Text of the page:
US 4415025 A
A disk shaped thermal bridge element for use in a semiconductor package to conduct heat from a device to a cold plate, which disk element has a bulged shape with a first set of inwardly extending slots and a second set of outwardly extending slots emanating from the center of the disk.
1. In a semiconductor package having a substrate, at least one semiconductor device mounted on said substrate, and a cold plate located over and in close proximity to the device, the improvement comprising
a thermal bridge element for conducting heat from said device to said cold plate, said thermal bridge element comprising
a bulged disk of resilient heat conductive material,
a first plurality of spaced radial slots emanating from a central opening and terminating short of the outside edge,
a second plurality of spaced radial slots located between said first plurality of radial slots in alternating relation extending inwardly from the outside edge, and terminating short of the center of said disk.
2. The thermal bridge element of claim 1 wherein said resilient heat conductive material is a metal selected from the group consisting of Cu, Ag, alloys whose major constituent is Cu, alloys of whose major constituent is Ag.
3. The thermal bridge element of claim 1 wherein said resilient heat conductive material is an alloy comprised essentially of 99.85% Cu and 0.15% zirconium.
4. The thermal bridge element of claim 1 which further includes a coating of a low melting point metal or metal alloy.
5. The thermal bridge element of claim 4 wherein said coating is a metal selected from the group consisting of Pb, In, and alloys of Pb, I that include Sn, Cd and B.
6. The therml bridge element of claim 5 wherein the thickness of said coating is in the range of 0.5 to 2 mils.
7. The thermal bridge element of claim 1 wherein said disk is circular in shape.
8. The thermal bridge element of claim 1 wherein said disk is a polygon.
9. The thermal bridge element of claim 1 wherein the thickness of said bulged disk is in the range of 4 to 18 mils.
10. The bridge element of claim 7 wherein the width of each slot of said first and second pluralities of slots is in the range of 4 to 18 mils.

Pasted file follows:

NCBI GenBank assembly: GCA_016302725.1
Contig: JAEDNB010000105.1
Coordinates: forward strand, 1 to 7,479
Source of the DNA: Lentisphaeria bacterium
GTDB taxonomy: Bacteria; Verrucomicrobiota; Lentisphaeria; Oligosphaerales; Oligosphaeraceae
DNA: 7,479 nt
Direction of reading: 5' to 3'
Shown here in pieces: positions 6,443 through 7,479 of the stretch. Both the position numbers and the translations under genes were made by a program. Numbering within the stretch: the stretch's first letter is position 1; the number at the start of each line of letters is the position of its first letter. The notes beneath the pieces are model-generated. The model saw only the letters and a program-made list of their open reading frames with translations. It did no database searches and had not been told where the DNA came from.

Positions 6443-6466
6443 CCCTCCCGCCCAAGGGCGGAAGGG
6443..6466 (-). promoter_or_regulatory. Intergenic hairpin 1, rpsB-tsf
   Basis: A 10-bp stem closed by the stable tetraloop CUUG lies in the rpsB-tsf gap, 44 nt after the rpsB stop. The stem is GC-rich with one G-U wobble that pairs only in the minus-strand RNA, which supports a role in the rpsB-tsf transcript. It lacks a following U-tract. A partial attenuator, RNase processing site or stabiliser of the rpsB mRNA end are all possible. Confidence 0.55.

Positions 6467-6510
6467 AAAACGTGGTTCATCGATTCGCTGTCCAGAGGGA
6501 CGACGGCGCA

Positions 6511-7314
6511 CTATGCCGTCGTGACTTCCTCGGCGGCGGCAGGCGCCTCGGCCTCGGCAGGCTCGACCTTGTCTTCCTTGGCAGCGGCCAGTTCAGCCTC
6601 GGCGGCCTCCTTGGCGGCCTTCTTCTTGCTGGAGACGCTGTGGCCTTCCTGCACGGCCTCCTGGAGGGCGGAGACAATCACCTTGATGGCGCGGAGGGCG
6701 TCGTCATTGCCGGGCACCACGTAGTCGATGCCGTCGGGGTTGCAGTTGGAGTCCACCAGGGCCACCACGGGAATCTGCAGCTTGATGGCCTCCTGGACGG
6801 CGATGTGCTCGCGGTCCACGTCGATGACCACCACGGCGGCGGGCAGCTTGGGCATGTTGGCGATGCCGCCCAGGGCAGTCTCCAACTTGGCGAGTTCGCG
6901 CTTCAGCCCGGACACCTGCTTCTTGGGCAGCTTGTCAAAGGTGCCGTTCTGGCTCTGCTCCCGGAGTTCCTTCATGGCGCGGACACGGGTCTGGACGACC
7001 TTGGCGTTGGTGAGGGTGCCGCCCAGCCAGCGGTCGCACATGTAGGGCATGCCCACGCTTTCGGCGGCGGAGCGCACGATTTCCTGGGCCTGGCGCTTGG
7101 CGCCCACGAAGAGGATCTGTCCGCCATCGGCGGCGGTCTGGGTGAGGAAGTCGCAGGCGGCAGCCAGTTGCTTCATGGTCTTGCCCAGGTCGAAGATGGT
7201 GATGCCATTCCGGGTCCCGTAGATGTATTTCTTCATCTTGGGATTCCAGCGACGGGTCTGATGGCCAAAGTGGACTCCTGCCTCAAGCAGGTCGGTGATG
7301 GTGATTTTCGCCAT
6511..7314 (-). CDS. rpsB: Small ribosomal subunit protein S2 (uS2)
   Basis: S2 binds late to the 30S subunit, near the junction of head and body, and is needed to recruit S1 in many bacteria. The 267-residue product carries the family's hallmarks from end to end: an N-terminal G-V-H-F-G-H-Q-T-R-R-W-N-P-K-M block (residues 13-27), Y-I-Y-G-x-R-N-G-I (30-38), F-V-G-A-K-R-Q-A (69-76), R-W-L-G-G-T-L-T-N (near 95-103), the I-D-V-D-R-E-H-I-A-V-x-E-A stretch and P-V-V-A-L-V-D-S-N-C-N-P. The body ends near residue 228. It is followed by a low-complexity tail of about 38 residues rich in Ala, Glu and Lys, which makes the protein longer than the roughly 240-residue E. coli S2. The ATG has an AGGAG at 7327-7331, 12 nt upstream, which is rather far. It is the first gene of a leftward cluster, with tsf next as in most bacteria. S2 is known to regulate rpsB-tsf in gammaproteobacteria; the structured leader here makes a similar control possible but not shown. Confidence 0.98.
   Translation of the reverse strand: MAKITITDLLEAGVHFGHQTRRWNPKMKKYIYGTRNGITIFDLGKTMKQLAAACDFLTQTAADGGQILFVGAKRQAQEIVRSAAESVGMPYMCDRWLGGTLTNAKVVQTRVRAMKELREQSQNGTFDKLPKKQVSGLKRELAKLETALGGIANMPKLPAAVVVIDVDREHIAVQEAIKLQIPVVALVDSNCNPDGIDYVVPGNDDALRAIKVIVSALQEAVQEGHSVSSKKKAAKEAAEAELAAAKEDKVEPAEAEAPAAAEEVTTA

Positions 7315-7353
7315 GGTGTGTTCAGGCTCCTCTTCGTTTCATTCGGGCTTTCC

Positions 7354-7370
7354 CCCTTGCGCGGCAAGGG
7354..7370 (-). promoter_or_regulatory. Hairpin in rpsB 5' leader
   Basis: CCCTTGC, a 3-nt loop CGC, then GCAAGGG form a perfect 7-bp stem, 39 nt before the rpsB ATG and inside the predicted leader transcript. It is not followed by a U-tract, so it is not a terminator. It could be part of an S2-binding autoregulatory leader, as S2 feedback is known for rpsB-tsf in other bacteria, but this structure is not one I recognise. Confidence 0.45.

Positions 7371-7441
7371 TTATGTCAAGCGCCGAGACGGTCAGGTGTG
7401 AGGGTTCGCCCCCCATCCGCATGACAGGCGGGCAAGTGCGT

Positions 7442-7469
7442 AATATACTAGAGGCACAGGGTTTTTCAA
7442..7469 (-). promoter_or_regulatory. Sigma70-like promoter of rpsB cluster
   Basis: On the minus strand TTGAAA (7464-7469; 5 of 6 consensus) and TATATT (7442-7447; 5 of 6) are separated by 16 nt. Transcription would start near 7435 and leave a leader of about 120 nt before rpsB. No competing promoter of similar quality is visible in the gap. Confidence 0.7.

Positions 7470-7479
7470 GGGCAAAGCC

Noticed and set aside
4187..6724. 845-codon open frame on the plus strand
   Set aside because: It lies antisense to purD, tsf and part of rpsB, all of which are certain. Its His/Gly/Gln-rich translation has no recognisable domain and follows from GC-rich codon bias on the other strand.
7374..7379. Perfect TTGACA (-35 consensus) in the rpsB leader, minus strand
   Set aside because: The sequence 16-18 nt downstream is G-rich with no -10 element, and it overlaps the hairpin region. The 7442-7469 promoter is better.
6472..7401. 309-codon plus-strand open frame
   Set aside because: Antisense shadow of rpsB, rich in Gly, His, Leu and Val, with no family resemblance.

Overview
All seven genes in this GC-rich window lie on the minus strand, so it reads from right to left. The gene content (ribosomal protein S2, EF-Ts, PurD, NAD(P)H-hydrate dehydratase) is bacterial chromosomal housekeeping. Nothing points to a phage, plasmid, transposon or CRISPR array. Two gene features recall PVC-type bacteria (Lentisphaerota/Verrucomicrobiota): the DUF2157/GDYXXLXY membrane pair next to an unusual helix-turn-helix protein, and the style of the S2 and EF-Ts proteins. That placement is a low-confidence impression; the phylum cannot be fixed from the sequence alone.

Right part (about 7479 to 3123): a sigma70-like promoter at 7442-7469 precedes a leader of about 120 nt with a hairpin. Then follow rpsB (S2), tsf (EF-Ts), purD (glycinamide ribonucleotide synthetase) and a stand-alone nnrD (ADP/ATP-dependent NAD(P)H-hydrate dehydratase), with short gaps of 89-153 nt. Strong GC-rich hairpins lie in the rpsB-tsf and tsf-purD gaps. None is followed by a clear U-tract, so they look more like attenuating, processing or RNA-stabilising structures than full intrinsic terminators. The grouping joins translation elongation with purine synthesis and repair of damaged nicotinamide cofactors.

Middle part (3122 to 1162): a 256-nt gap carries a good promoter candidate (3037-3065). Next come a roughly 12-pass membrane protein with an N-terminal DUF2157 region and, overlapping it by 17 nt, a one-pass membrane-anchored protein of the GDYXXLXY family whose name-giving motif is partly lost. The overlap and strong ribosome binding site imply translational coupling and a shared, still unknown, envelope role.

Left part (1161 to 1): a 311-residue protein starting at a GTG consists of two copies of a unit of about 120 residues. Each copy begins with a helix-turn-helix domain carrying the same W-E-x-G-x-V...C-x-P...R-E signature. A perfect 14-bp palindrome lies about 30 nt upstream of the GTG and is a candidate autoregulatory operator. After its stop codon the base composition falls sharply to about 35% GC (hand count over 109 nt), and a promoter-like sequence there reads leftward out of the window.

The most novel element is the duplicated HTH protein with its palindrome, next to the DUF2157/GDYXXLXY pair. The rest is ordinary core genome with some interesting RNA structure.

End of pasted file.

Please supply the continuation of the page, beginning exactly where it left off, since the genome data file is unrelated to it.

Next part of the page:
11. The bridge element of claim 10 wherein the number of said first plurality of slots is in the range of 3 to 12, and the number of said second plurality of slots is in the range of 3 to 12.
12. The bridge element of claim 11 wherein there is provided 8 slots in each of said first and second plurality of slots.
13. The bridge element of claim 1 wherein the length of each slot in said first plurality of slots is in the range of 70 to 90% of the radius, and the length of each slot in said second plurality of slots is in the range of 80 to 95% of the length of the radius.
14. The bridge element of claim 1 wherein the bulged shape of said disk is defined by a cross-section having a curvature adjacent the outer edges with a radius in the range of 25 to 100% of the diameter of the disk, and a curvature adjacent the center portions opposite to the said curvature at the outer edges, with a radius in the range of 25 to 100% of the diameter of the disk.
15. The bridge element of claim 1 wherein the additive length of one of said first spaced radial slots when combined with the length of one of said second spaced radial slots being greater than the radius of said disk, said first and second slots arranged in interposing and alternating relation to impart axial flexibility to said disk.
My invention relates to techniques and structure for the dissipation of thermal energy generated by semiconductor devices. More particularly, the present invention relates to conduction elements for cooling semiconductor devices in single device or multi-device integrated circuit package assemblies where the devices are mounted on substrates with solder bonds, and the heat sinks or covers are mounted in close proximity to the back sides of the devices.